Sunday, 21 July 2019 03:13 GMT

Scientists offer new technology to absorb liquid radioactive waste

(MENAFN - Trend News Agency) Scientists at the Academy of Sciences' Kola Scientific Center offer new nanomaterials to purify liquid radioactive waste. The Center's representative Anatoly Vinogradov told TASS the new unique materials are similar to natural minerals, Trend reports.

"The most important part of work is to make synthetic titianosilicates, similar to Kola minerals from the Ivanyukit and Lintisit Group, which are used as sorbents, they are highly effective in processing of gained liquid radioactive waste," the scientist said. This work followed research at the Kola school of crystal and mineral studies, led by the Kola Scientific Center. In 2018 only, the school's experts across the world opened 18 new rare minerals. More than half five dozen new minerals have been discovered over recent years.

Some of the minerals have unique characteristics to be used for the industry's advance sectors.

"By using the natural analogues, our scientists have succeeded in getting analogues of natural minerals from available resources and industrial waste," he continued.

Among most interesting new materials are the sorbents, which contain radionuclides. They can "extract" radioactive substances from waste, and further storage would not harm the environment. Heating turns the sorbents into ceramic materials, which are resistant to water, acids, alkalis, high temperatures.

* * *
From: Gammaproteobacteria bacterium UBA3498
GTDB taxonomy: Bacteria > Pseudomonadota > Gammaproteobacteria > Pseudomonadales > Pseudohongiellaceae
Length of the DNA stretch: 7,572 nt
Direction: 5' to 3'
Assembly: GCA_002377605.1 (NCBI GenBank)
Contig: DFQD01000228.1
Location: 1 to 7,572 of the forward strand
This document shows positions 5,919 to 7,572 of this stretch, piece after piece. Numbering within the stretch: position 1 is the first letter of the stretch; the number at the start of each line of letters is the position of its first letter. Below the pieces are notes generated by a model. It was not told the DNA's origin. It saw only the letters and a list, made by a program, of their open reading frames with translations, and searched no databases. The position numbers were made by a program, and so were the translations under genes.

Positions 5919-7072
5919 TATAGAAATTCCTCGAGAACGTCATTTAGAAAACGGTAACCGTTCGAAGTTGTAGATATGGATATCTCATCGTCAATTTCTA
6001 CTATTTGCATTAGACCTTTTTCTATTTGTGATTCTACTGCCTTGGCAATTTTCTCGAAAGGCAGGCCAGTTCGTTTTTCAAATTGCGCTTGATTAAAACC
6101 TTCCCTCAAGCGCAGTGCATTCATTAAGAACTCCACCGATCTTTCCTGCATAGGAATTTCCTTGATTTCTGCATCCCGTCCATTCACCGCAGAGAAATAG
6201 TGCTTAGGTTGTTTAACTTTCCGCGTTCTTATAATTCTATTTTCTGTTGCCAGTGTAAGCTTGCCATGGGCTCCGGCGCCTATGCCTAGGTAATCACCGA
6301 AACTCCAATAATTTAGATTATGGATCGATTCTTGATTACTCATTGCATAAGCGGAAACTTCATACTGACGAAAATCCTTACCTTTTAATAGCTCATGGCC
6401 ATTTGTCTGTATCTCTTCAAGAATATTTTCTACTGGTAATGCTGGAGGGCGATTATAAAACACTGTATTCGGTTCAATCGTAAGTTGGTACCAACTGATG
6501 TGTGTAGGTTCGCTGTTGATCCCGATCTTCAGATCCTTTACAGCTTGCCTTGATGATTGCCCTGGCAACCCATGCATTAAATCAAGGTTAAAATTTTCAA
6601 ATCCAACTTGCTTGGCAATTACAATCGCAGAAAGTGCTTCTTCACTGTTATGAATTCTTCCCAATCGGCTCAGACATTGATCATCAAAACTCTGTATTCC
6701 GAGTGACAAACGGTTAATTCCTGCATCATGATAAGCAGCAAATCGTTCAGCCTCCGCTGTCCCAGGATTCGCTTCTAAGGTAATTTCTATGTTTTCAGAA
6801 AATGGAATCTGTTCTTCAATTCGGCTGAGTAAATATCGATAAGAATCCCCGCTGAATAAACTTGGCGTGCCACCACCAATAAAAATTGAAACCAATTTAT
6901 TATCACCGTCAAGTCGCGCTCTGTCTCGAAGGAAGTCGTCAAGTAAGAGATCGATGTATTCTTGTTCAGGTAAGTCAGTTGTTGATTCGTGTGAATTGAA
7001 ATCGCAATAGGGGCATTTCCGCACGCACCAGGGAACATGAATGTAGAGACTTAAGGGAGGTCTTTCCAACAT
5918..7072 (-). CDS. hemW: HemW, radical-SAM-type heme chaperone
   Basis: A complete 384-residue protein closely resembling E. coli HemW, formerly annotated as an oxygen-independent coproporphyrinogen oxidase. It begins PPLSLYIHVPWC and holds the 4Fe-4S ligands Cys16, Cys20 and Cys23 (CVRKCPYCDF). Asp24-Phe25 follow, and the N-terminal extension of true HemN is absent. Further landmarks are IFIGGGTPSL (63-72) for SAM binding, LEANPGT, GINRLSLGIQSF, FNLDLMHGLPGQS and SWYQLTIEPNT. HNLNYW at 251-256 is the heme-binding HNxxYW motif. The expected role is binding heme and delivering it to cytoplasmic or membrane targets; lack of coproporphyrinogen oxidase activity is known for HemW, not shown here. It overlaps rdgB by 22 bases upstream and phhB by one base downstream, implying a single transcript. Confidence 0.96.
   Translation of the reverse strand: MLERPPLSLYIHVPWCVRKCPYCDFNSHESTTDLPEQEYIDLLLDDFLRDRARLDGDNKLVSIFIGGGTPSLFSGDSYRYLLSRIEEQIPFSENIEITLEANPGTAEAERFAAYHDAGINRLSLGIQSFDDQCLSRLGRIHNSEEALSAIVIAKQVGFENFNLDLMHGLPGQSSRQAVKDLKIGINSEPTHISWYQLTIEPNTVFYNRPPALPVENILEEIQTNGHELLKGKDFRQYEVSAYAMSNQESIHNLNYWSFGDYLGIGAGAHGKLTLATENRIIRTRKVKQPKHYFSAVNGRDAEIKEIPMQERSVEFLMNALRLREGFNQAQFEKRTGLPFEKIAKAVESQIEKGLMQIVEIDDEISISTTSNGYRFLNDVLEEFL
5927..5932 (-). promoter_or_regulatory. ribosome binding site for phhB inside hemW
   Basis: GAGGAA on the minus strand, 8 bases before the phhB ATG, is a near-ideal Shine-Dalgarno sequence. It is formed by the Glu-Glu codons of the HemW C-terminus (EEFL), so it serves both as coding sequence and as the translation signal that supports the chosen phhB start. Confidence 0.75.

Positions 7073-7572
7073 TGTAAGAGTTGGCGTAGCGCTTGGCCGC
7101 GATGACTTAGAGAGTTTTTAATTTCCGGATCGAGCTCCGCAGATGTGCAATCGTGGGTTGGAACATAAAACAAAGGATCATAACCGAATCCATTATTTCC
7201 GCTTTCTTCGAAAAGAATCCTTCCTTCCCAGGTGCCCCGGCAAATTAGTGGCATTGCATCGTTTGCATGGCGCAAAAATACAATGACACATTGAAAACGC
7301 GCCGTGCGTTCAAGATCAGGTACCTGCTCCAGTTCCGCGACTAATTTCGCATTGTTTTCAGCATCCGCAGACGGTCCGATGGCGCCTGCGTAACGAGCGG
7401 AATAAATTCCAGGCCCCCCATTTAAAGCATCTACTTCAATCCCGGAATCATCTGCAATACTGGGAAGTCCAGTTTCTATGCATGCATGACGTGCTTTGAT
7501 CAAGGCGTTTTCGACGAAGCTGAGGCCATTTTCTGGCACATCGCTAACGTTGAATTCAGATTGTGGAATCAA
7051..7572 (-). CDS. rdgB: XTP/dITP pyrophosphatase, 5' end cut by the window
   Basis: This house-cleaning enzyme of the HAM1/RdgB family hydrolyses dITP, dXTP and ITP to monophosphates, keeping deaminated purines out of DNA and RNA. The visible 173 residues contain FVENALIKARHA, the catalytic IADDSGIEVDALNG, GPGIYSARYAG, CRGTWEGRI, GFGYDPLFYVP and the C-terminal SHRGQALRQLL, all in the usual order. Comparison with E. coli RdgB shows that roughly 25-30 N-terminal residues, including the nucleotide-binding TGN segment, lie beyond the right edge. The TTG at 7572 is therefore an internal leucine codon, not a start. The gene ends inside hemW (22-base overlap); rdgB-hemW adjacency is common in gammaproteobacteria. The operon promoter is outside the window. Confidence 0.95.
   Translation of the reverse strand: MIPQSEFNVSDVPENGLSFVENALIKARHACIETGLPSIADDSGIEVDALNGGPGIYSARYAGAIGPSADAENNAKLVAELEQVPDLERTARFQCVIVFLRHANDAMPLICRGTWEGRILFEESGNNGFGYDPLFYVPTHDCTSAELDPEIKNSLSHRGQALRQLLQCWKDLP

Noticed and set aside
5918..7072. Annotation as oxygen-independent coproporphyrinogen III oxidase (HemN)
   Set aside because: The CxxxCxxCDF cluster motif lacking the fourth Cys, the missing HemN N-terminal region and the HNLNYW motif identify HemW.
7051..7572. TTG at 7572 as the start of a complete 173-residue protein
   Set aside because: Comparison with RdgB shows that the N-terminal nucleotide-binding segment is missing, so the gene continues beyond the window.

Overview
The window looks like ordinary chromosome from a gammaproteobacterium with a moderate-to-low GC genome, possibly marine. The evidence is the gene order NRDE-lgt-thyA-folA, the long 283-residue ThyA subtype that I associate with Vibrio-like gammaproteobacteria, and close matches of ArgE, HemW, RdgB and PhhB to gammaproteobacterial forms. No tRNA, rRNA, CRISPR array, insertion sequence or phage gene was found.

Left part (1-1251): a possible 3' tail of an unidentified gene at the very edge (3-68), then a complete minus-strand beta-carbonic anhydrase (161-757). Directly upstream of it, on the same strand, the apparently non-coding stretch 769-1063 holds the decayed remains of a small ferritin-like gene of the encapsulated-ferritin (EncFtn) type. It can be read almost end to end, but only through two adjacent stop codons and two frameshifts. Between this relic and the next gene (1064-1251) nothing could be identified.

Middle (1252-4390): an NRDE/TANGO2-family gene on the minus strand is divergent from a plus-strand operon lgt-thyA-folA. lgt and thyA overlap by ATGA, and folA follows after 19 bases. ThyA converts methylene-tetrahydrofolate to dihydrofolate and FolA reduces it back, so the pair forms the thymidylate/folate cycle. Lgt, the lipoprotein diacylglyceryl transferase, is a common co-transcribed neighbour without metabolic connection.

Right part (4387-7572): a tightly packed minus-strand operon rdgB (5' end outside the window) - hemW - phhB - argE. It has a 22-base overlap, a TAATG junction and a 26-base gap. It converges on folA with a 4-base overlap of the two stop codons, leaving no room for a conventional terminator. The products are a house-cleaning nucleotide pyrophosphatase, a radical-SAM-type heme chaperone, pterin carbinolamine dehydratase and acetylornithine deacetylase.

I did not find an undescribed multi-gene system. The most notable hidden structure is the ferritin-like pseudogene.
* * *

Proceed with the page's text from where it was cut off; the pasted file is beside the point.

"It takes millenniums to decompose such ceramic materials, as they consist of analogues to natural minerals, which are hard to decompose, - Rutile, Purochlore, Hollandide and others," the expert continued. "Our tests have confirmed the new sorbents are effective and promising."

The scientists now face a task of making test consignments of new sorbents. For that, they make a facility jointly with the Kola Mining and Metallurgical Plant and the Apatit plant. The facility will go operational within 2019. "Thus, we shall begin big tests of the new materials to purify radioactive wastes, industrial waste from non-ferrous metals, and in other spheres," the expert said.

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Scientists offer new technology to absorb liquid radioactive waste

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